Or, you could simply leave it blank. If the player appears, great - and if it doesn’t, that’s fine too.

Won’t it mess up my podcast stats?

If you link to the MP3 file on your podcast hosting company, then it should be measured just like any other show.

And if you’re using a prefix tracker like OP3 or Podtrac, it should measure plays that way too.

So, no - it is a normal download.

But won’t it be scanned by corporate email scanners?

Good question. We thought we’d test this.

So, on Fri Sep 15, the email version of the Podnews newsletter contained a link to the audio version of the day’s news, in an audio player only visible to email services that supported it. We removed it from our website and RSS feed, so it was only visible from our email; and we gave it a unique name so we could measure it separately.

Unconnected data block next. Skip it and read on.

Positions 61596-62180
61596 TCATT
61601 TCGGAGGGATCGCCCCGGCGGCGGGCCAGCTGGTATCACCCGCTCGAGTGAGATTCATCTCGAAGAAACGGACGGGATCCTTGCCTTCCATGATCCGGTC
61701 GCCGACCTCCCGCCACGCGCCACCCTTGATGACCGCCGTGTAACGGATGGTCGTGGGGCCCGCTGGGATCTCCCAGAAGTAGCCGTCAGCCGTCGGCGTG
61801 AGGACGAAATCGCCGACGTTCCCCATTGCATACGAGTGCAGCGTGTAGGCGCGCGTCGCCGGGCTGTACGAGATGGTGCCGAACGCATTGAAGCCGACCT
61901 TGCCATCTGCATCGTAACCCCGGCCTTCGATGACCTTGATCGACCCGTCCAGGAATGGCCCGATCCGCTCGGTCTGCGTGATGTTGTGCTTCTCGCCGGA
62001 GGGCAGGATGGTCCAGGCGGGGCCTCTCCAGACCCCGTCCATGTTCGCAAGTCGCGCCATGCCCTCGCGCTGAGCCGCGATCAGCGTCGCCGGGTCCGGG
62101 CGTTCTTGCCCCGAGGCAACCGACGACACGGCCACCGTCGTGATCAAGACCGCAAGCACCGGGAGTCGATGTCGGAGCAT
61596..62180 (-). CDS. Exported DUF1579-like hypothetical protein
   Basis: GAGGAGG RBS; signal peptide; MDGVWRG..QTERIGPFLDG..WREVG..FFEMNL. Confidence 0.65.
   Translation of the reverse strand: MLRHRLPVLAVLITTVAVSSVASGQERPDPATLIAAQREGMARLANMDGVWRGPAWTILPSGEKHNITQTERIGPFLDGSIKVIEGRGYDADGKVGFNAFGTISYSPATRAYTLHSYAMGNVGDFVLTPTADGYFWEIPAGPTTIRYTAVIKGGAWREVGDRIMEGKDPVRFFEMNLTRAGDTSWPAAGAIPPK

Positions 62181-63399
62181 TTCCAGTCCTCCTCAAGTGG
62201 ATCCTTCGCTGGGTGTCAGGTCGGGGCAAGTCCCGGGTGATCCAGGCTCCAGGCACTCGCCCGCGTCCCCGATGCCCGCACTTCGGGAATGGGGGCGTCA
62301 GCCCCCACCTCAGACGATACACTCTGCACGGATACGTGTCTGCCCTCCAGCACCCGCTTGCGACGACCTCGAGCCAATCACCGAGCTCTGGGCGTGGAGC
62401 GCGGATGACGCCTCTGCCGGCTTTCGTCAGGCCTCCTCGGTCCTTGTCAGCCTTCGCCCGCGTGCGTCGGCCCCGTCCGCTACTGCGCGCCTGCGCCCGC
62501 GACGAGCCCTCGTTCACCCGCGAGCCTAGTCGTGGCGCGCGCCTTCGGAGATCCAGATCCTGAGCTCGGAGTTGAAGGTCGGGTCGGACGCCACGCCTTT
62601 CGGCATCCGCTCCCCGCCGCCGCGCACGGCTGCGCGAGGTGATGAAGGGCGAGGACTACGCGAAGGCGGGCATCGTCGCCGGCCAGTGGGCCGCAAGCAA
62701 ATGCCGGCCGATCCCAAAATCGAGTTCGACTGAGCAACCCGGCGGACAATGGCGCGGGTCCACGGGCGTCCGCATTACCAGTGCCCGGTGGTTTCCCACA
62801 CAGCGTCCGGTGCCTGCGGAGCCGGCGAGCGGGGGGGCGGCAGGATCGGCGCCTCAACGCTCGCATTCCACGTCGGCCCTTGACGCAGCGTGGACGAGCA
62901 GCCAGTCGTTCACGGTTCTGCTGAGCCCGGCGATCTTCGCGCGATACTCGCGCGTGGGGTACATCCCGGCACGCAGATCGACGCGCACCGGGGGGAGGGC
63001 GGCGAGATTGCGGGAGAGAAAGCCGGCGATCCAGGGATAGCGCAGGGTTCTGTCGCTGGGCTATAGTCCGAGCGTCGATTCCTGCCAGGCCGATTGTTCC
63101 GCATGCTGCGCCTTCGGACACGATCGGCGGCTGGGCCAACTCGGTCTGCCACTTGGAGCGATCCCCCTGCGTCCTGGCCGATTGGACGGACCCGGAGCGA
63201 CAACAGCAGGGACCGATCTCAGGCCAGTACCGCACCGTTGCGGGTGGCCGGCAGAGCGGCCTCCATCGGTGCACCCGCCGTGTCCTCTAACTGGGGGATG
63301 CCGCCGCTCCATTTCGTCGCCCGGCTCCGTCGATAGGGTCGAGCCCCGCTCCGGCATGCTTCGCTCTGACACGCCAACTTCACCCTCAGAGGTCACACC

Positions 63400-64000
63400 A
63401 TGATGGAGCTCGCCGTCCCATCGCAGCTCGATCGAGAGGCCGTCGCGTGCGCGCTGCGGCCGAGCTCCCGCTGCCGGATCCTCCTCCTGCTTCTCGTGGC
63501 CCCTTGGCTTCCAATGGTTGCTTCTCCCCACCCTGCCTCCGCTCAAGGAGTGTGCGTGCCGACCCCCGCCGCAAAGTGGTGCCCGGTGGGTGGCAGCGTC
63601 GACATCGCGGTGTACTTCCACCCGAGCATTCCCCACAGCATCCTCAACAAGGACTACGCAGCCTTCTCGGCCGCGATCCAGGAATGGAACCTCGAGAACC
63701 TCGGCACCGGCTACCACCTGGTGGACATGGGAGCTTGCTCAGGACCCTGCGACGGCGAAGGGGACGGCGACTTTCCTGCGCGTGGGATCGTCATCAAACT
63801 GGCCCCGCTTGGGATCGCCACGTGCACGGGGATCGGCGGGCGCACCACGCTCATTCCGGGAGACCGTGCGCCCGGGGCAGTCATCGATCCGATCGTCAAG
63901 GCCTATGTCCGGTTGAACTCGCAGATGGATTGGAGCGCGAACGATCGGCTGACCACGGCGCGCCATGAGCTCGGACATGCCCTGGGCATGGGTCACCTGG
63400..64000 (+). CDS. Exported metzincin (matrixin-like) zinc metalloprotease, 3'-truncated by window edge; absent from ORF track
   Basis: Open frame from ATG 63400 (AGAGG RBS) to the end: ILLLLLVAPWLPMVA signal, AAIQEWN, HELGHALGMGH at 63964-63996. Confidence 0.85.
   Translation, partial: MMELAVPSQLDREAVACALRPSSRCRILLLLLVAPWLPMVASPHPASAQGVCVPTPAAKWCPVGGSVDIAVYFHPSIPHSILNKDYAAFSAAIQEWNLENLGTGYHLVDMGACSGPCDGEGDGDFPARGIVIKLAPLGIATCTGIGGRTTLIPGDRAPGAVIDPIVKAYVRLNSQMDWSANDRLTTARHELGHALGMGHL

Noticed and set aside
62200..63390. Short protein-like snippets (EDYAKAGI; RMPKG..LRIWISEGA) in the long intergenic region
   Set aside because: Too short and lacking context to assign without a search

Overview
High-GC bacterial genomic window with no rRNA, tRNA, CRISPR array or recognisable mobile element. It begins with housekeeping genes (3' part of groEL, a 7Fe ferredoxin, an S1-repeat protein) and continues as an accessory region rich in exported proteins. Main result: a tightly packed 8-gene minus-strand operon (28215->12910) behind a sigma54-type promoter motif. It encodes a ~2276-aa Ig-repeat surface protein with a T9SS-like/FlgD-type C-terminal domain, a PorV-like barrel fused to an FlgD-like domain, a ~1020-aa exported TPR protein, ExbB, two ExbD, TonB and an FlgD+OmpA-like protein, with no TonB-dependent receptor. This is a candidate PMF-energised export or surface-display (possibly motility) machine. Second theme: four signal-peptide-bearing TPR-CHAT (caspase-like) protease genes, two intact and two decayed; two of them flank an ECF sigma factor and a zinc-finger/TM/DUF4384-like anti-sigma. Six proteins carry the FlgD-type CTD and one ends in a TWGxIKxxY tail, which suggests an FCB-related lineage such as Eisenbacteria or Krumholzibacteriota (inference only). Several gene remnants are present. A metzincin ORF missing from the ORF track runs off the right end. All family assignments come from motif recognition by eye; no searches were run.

We hoped to measure whether people clicked on it to listen to it - and what did they do that on?

And we also wanted to see whether we could tell if it was being automatically clicked-on, perhaps by an email scanning program. Even though we’d said preload="none", would a bot download it anyway?

Is it downloaded by mail scanners?

We sent 29,297 emails, starting at 11:00 GMT. Our software reported that the emails had all been sent at 11:43 GMT. That doesn’t mean that all emails were delivered by that time; just that they’d left our servers by then.

Checking our stats, we saw:

  • 100 audio requests by 11:30:26
  • 100 audio requests by 11:46:58
  • 100 audio requests by 12:00:32

By 12:15 6,140 people had opened their email, and we’d seen 330 audio requests.